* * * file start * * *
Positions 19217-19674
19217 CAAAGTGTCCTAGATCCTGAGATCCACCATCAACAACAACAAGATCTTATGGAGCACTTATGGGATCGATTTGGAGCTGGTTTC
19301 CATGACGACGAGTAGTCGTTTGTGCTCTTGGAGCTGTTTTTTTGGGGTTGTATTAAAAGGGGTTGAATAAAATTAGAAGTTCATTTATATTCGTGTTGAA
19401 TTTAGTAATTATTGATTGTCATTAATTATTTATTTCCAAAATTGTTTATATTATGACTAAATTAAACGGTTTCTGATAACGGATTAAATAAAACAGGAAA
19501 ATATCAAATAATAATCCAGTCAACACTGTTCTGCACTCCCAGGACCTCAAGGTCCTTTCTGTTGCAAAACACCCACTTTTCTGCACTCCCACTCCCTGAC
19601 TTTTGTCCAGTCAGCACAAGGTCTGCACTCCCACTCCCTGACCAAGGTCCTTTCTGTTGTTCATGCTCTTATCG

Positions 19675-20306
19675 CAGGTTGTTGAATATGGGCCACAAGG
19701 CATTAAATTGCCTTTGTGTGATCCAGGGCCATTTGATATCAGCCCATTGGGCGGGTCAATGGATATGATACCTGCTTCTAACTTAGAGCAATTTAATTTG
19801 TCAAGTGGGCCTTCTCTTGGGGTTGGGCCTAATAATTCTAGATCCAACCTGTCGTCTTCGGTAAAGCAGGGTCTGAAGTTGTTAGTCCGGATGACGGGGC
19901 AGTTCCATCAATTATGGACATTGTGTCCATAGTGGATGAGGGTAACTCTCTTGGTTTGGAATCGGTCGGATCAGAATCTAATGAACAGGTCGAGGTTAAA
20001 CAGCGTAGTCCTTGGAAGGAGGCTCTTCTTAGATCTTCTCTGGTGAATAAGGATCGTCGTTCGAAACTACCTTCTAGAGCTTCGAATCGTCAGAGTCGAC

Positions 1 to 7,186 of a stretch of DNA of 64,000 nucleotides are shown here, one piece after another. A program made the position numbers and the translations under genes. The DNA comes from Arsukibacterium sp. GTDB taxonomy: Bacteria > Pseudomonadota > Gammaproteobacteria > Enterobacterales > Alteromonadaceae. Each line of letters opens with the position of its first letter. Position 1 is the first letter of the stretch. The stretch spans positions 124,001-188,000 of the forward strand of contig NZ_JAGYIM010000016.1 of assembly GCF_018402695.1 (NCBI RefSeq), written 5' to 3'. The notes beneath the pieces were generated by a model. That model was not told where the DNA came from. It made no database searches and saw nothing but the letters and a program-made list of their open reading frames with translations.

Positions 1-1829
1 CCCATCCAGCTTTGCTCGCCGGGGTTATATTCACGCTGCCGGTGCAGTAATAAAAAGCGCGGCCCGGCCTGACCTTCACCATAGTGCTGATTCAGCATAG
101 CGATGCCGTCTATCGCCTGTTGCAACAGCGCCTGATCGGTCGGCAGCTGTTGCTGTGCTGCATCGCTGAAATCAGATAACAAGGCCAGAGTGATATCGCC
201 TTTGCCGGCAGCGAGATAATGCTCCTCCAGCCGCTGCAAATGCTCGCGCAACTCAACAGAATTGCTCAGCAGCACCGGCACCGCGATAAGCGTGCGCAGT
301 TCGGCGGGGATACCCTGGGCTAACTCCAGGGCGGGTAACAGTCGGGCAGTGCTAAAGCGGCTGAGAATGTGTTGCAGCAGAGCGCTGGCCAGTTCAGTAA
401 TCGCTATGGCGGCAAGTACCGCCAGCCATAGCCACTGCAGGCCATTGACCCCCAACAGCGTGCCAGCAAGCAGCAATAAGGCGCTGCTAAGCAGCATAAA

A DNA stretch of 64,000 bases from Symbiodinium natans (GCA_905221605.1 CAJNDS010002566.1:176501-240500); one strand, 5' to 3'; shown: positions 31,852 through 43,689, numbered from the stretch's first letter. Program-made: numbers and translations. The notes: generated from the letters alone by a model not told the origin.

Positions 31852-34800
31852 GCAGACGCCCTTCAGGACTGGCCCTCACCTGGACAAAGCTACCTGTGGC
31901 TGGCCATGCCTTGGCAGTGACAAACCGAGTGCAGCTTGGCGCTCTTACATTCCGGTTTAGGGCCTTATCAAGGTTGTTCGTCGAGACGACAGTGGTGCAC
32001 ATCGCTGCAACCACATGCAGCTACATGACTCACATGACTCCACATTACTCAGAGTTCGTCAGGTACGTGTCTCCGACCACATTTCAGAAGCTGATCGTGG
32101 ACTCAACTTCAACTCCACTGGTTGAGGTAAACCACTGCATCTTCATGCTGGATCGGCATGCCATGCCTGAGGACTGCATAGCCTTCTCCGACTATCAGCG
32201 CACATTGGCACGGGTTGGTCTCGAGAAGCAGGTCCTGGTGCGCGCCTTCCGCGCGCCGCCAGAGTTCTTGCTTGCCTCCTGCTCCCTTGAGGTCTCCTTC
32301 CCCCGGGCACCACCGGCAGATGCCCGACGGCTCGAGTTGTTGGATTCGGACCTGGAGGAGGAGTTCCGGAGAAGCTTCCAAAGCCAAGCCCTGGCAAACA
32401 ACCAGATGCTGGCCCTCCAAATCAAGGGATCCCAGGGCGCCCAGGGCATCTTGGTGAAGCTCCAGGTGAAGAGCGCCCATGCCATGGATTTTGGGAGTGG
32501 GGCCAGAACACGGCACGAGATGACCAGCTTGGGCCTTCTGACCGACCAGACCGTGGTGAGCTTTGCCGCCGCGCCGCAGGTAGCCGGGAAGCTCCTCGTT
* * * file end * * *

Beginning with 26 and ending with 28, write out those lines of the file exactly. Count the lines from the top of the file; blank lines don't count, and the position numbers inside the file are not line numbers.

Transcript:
32201 CACATTGGCACGGGTTGGTCTCGAGAAGCAGGTCCTGGTGCGCGCCTTCCGCGCGCCGCCAGAGTTCTTGCTTGCCTCCTGCTCCCTTGAGGTCTCCTTC
32301 CCCCGGGCACCACCGGCAGATGCCCGACGGCTCGAGTTGTTGGATTCGGACCTGGAGGAGGAGTTCCGGAGAAGCTTCCAAAGCCAAGCCCTGGCAAACA
32401 ACCAGATGCTGGCCCTCCAAATCAAGGGATCCCAGGGCGCCCAGGGCATCTTGGTGAAGCTCCAGGTGAAGAGCGCCCATGCCATGGATTTTGGGAGTGG